Bob Landon has been making wine for decades, but he didn't always have French oak barrels and stainless steel tanks at his disposal. His first forays into small-batch winemaking took place in his basement, but like Batman's love of justice, his hobby was soon elevated to a profession. Today, he and the Landon Winery staff cultivate Texas–grown viognier and tempranillo grapes into a rotating selection of house varietals.
At either location, oenophiles can deepen their knowledge of wines or simply explore the facilities. The McKinney location features an old well that dates back more than 150 years, and the 15,000 square foot Greenville location boasts more than 100 oak barrels filled with grapey blends and one batch of orange juice just pretending. Landon Winery also hosts events and classes that allow visitors to pair wines with food, sample sips, and make their own custom wines.
The food at Miyako Sushi & Grill is artfully prepared, and the atmosphere is laid-back. At the BYOB friendly eatery, diners can sip their favorite beer, wine, or vintage prison hooch while savoring generous portions of Japanese cuisine. In the background, cooks fry soft-shell crab in tempura batter, slice ocean-fresh fish for sashimi and sushi, and sear juicy steaks and seafood on a hibachi grill. And for dessert, guests can try a scoop of green tea or red bean ice cream to cool their palate if they happened to mistake a ball of wasabi for a complimentary dessert.
Though Luna de Noche's menu doesn't stray far from its Mexican roots, the restaurant’s chefs introduce nuanced flavors in all their dressed-up versions of Tex-Mex classics. As staff members make guacamole tableside for patrons, they may add unique ingredients such as pecans, creating a dish that is as distinctive as it is traditional. Even the margaritas—served frozen, on the rocks, or from a hose—build on the classic recipe by incorporating ingredients such as Kahlúa, fresh jalapeño juice, or housemade sangria.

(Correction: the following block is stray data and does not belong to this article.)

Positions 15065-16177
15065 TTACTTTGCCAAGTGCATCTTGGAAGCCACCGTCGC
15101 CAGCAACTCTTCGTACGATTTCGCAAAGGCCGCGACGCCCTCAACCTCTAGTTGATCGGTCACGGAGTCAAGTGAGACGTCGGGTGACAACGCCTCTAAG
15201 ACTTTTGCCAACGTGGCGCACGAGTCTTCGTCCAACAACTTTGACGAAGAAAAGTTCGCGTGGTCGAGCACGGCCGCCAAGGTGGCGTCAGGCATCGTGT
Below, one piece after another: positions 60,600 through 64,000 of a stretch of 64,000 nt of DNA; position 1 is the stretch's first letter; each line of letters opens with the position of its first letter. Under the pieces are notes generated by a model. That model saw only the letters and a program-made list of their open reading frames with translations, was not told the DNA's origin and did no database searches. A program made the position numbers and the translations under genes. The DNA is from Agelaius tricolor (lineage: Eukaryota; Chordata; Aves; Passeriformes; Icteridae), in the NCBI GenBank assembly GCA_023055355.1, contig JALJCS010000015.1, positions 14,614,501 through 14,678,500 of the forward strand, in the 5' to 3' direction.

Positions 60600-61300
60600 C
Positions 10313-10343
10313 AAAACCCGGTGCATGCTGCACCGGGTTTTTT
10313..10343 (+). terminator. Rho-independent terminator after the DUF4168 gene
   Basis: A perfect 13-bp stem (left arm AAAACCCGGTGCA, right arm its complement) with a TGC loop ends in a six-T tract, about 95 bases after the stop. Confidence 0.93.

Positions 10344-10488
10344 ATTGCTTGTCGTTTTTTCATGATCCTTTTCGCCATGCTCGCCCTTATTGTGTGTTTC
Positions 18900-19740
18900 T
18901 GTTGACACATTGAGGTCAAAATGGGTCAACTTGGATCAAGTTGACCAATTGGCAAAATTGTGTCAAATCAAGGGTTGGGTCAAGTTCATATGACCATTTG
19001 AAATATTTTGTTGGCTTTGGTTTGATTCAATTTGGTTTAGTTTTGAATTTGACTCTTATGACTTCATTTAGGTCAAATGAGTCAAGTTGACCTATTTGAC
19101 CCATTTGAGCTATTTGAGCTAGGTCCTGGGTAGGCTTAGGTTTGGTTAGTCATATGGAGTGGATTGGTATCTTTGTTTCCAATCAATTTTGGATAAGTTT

The décor at The Yellow Rose can be deceiving. With its white trellised and exposed brick walls, patio furniture, and upstairs hidden behind a white fence, the interior might make you may feel as though you’re at an elegant party on a friend’s back patio. And you wouldn’t be far off the mark, because owners David and Malinda Jacobs consider all their guests their friends, whom they invite in for their tasteful tea ceremonies and dinners. The chefs prepare artfully displayed café fare that varies depending on the time of day, from stacks of waffles dusted with powdered sugar and a choice of fruit to grilled salmon salads drizzled in a pomegranate vinaigrette and the saucy blacked chicken alfredo that can be scooped up with a side of garlic toast. The shop also presents signature desserts, including housemade cookies, pies, and the only kind of pudding that can be prepared in a toaster: bread pudding.
Servers deliver handmade sushi rolls and authentic Japanese fare to diners seated outside on Sushi Saikou's patio on the harbor. While the restaurant serves reliable mainstays such as california sushi, they also exercise their creativity with the inventive Longhorn roll, stuffed with yellowtail, crab, and habañero caviar. Additionally, the restaurant's BYOB policy allows patrons to tote their own bottles of wine or homemade cashew milk.